Sunday, November 22, 2009
We Want YOU To Care About National Information Policy
"What is National Information Policy and why should I care?" . . . I am sure some of you are asking yourselves. This may or not be a question that seems to spark debate over waffles and coffee, maybe it doesn't seem to be a hot button issue . . . but it is (don't let anyone fool you). National Information policies are all around us; behind every internet search we make, the books/ information we have access to, and the very way that we think about the world.
The biggest thing that comes to mind when I think about "National Information Policy" is: ACCESSIBILTY. This issue can (and does) include issues like net neutrality, e-democracy, accessibility of information through the internet,local libraries etc., as well as censorship and intellectual poverty. So, why is there an information hierarchy and what can we do as librarians to put an end to the reign of the wealthy? (I know, I know . . . "putting an end to the reign of the wealthy" is not in our job descriptions as librarians). Knowledge is power, and there are many that have better accessibility to different types of information based on social status. I can attest to this personally, as I spent 6 years of my secondary education in private schools and the other six years in Detroit Public Schools. When I was enrolled in seventh grade at a Detroit Public School, I spent two years reviewing things that I had learned in fifth grade in private schools. The poor suffer from not only an economic poverty but from an intellectual poverty as well. Clearly, there are instances when money can buy knowledge (and greater accessibility) . . .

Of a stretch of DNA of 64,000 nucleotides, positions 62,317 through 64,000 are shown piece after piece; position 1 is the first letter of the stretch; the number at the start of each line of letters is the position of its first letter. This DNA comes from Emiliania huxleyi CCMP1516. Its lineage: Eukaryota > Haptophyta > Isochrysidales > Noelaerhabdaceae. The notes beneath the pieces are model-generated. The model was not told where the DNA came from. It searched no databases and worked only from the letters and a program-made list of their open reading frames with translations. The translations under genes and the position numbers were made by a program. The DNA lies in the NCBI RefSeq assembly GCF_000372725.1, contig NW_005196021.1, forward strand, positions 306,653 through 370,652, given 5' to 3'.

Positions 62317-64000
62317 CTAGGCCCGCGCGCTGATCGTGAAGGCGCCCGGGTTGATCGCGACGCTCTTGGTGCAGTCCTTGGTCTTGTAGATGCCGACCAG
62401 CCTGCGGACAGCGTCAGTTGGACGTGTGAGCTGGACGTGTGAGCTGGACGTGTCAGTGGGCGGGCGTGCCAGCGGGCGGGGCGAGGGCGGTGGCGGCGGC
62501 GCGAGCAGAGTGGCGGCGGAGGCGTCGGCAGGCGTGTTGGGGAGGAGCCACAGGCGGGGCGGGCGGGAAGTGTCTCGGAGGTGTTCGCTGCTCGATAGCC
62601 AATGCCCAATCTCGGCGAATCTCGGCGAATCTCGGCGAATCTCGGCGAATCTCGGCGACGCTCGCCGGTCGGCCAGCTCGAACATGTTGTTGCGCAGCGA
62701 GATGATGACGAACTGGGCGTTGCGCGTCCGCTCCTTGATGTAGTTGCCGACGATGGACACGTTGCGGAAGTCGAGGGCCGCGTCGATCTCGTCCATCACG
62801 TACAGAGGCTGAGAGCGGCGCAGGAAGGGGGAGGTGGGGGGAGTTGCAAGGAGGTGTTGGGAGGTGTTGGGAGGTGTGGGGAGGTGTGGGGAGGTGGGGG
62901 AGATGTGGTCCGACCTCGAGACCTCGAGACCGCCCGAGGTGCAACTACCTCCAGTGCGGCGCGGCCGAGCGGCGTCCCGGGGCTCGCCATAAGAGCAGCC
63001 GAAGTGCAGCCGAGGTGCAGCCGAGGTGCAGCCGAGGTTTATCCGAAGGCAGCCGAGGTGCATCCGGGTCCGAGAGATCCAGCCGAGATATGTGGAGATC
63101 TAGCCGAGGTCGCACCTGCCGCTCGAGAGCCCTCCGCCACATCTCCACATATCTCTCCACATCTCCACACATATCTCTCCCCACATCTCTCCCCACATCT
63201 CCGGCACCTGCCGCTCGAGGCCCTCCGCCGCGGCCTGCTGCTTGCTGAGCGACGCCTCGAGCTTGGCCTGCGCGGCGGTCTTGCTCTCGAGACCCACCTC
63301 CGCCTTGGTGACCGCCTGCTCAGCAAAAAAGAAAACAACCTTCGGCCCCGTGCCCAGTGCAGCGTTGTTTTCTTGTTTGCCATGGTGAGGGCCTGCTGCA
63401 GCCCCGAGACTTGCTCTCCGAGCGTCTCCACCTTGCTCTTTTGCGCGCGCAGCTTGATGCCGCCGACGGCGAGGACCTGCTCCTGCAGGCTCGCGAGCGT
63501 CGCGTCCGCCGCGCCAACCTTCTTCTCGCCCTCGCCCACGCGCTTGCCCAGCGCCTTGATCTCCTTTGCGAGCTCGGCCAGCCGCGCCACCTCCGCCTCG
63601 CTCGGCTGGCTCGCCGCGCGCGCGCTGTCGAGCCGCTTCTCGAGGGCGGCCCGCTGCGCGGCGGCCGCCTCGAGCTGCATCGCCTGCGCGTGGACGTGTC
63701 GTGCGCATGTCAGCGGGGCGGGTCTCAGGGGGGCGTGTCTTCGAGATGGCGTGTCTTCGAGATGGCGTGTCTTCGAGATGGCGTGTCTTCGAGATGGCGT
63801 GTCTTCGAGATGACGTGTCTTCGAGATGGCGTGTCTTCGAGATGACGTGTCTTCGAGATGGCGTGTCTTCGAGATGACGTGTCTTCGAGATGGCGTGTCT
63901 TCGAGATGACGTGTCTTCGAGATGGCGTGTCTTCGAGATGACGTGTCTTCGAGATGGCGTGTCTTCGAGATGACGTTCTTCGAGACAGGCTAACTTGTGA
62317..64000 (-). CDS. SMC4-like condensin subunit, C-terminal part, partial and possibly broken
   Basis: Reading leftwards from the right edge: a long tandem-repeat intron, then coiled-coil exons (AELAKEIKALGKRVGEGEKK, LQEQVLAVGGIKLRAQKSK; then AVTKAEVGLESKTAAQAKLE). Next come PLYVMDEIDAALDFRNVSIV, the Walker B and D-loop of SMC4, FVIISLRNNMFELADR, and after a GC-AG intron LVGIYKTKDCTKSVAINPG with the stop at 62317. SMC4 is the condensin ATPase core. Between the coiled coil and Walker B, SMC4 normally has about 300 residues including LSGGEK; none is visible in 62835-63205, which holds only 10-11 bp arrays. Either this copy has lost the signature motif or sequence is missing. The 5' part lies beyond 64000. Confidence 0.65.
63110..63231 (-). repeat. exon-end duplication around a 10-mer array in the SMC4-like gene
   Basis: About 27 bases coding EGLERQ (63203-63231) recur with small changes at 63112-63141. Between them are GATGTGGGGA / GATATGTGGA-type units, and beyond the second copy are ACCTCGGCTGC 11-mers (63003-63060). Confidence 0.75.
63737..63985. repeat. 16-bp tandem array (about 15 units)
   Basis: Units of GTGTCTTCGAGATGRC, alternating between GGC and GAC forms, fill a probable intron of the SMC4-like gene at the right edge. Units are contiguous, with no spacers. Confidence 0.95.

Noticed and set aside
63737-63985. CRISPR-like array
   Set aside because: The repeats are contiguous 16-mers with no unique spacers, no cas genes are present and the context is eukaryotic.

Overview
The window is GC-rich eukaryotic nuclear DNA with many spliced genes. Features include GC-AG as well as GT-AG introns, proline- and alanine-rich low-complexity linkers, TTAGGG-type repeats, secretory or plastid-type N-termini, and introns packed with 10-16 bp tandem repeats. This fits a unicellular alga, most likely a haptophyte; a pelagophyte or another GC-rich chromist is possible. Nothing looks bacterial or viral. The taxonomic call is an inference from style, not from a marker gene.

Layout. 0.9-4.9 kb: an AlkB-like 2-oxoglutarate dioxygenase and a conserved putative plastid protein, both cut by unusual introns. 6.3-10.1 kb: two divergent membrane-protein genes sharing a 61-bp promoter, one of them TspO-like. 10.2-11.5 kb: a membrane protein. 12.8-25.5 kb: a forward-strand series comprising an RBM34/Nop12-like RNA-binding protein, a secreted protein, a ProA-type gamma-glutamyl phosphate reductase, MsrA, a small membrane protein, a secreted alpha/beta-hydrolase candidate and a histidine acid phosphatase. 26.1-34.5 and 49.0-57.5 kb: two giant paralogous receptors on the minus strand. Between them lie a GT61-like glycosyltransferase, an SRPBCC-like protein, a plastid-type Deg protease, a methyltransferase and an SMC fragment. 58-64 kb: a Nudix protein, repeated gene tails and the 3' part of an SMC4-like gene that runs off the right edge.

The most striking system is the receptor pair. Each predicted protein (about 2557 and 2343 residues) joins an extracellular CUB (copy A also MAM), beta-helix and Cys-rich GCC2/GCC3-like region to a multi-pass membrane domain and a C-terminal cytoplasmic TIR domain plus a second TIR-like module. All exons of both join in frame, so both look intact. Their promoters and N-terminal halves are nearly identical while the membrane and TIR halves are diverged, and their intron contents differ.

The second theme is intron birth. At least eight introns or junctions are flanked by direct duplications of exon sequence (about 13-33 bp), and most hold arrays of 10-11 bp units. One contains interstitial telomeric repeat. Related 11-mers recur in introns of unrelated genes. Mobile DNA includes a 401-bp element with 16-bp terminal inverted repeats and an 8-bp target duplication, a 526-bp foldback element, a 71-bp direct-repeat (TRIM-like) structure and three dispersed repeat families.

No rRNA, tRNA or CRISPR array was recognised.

So as librarians, how do we promote democracy? I think the first thing to do is to take a careful look at our information policies, and information accessibility. Also, the way that we can impact our local Detroit community is to attempt to put an end to the anti-intellectual movement that is rising from the ghettos. And this is no small task my friends . . . no small task indeed . . .
So what is National Information Policy anyway?
Well folks,here is a little tidbit from UNESCO:
"National Information Policies, including considerations of informatics and telematics, are the key to coping with the challenges of the Information Society. There has to be a complete re-examination of traditional information policies in the virtual, interactive, highly volatile reality of cyberspace, particularly in the framework of legal and ethical issues. Many developing countries are now struggling to "catch-up" with the industrialised."
I don't know if that cleared anything up for you . . . but then concepts like national information policy are flexible and transitive . . . and so the dialogue continues. . . .